UN Drug Official ‘Voices Concern’ Over State Marijuana Laws

Written by Nicole Flatow

As federal officials mull how to react to the passage of marijuana laws in Washington and Colorado, the head of a United Nations drug agency is urging the federal government to do whatever necessary to ensure the United States’ continued compliance with international drug treaties.

International Narcotics Control Board President Raymond Yans said laws authorizing the non-medical use of cannabis violate international drug control treaties and send ‘‘a wrong message to the rest of the nation and … a wrong message abroad.’’ Under the 1961 Single Convention on Narcotic Drugs, marijuana is listed as a “Schedule I” drug, meaning states are tasked with implementing a system for limiting usage of the drug to medical and scientific purposes.

Last year marked the 50th anniversary of the treaty, and some have questioned whether the treaty’s goal of protecting the “health of welfare of mankind” has been undermined by drug criminalization. As the Global Initiative for Drug Policy Reform explains:

The 1961 Convention was drafted and negotiated in a very different political and social environment than today. Notably, drug use was significantly less widespread and illegal drug markets were more confined geographically and less diverse. International organised crime, which profits greatly from drug trafficking, was yet to become the global phenomenon that we have seen since. HIV and its transmission through the use of syringes in drug use, as well as the prevalent use of cocaine, synthetic drugs and other stimulants were not significant concerns in 1961. Indeed, it was only after the 1961 Convention’s legislation was fully implemented, did large-scale illegal production of controlled substances begin. [...]

Although the objectives of the  1961 Convention made it clear that its aims were the improvement of the health and welfare of mankind, the measures of success which have been used in the ‘war on drugs’ approach have been the number of arrests, size of the seizures or severity of prison sentences. … “these indicators may tell us how tough we are being, but they don’t tell us how successful we are in improving the health and welfare of mankind.”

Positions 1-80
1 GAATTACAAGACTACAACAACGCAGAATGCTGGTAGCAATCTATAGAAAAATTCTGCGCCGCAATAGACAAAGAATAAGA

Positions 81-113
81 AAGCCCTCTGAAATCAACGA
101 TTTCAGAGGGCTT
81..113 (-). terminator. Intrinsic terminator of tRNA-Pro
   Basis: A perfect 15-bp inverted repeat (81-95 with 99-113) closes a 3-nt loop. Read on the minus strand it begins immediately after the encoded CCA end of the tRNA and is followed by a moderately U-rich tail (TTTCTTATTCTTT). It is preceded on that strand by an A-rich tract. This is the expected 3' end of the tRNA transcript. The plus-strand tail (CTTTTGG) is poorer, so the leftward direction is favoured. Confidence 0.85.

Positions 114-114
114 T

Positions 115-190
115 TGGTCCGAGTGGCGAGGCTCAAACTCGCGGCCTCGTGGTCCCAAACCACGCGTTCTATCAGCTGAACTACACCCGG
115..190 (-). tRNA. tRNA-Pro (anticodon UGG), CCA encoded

Like many international treaties, the Single Convention does not have any strong mechanism for enforcement, and other signatory countries have endured similar warnings without consequence. Canada, for example, was warned by the INCB in 2008 after it launched its “safe injection sites,” but it has since continued operating the sites and even looked to expand the program.

This post was originally published by ThinkProgress.


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W. C
W. Cabout a month ago


William C
William Cabout a month ago

Thank you.

Robert German
Past Member 3 years ago

This is an informative blog by which I have got that info which I really wanted to get.
Seeds Marijuana

Brian F.
Brian F5 years ago

Mariuana should be legal. Alcohol and tobacco should be illegal because they kill far more people. Hemp contains no THC, the active ingrediant in pot, and is legal in every industrielized nation in the world, except the USA, which has a failed drug war. Hemp can be used to make rope, paper, and as an energy crop for electricity. Our nation's failed war on drugs and it's criminaliztion of mariuana, which can help sick people, is the fault of the republicans and their sick corrupt drug laws under their late president Reagon, who allows alcohol, and cirguarettes, to be legal, even though they actually kill thousands of people every year. Mariuanna has never killed anyone, but tobacco and alcohol kill thousands every year. This shows yet again how ignorant and stupid conservative republicans are by supporting our nation's corrupt drug laws.

Juergen M.
Juergen M5 years ago

Really the people in the UN are criminals.

In short, the allegations of "harm" by which Cannabis has been prohibited are, by disinterested scientific scrutiny, not substantiated: the "harm" has been competently , comprehensively and consistently dismissed. The allegations are naught by figments. The unfounded "law" has always been false; the Prohibition is an ongoing fraud; all Cannabis related prosecutions of citizens are malicious.

Currently, to use the term "drug" to describe cannabis is not simply untruthful, but worse, it is the premeditated adoption of an unconscionable Prohibitionist tactic of semantic abuse. This devious ploy deliberately associates mild, benign cannabis with potentially dangerous, addictive substances, drugs - of which alcohol is one such - to make cannabis appear to be something harmful, which the official empirical researches confirm is not.